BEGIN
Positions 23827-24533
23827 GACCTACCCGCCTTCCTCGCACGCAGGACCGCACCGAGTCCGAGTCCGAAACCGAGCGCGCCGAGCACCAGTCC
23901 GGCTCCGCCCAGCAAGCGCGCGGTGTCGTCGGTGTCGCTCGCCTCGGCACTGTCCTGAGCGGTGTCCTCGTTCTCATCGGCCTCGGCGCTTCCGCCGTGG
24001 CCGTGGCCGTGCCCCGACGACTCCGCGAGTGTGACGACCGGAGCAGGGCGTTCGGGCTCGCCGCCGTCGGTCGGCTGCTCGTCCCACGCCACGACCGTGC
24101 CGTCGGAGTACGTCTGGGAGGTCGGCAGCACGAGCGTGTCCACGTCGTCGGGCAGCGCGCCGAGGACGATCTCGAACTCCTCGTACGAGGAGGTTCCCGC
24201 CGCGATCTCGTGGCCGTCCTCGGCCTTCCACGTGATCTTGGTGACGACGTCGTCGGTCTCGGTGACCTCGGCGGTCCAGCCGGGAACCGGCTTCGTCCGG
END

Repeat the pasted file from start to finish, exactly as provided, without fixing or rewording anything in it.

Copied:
Positions 23827-24533
23827 GACCTACCCGCCTTCCTCGCACGCAGGACCGCACCGAGTCCGAGTCCGAAACCGAGCGCGCCGAGCACCAGTCC
23901 GGCTCCGCCCAGCAAGCGCGCGGTGTCGTCGGTGTCGCTCGCCTCGGCACTGTCCTGAGCGGTGTCCTCGTTCTCATCGGCCTCGGCGCTTCCGCCGTGG
24001 CCGTGGCCGTGCCCCGACGACTCCGCGAGTGTGACGACCGGAGCAGGGCGTTCGGGCTCGCCGCCGTCGGTCGGCTGCTCGTCCCACGCCACGACCGTGC
24101 CGTCGGAGTACGTCTGGGAGGTCGGCAGCACGAGCGTGTCCACGTCGTCGGGCAGCGCGCCGAGGACGATCTCGAACTCCTCGTACGAGGAGGTTCCCGC
24201 CGCGATCTCGTGGCCGTCCTCGGCCTTCCACGTGATCTTGGTGACGACGTCGTCGGTCTCGGTGACCTCGGCGGTCCAGCCGGGAACCGGCTTCGTCCGG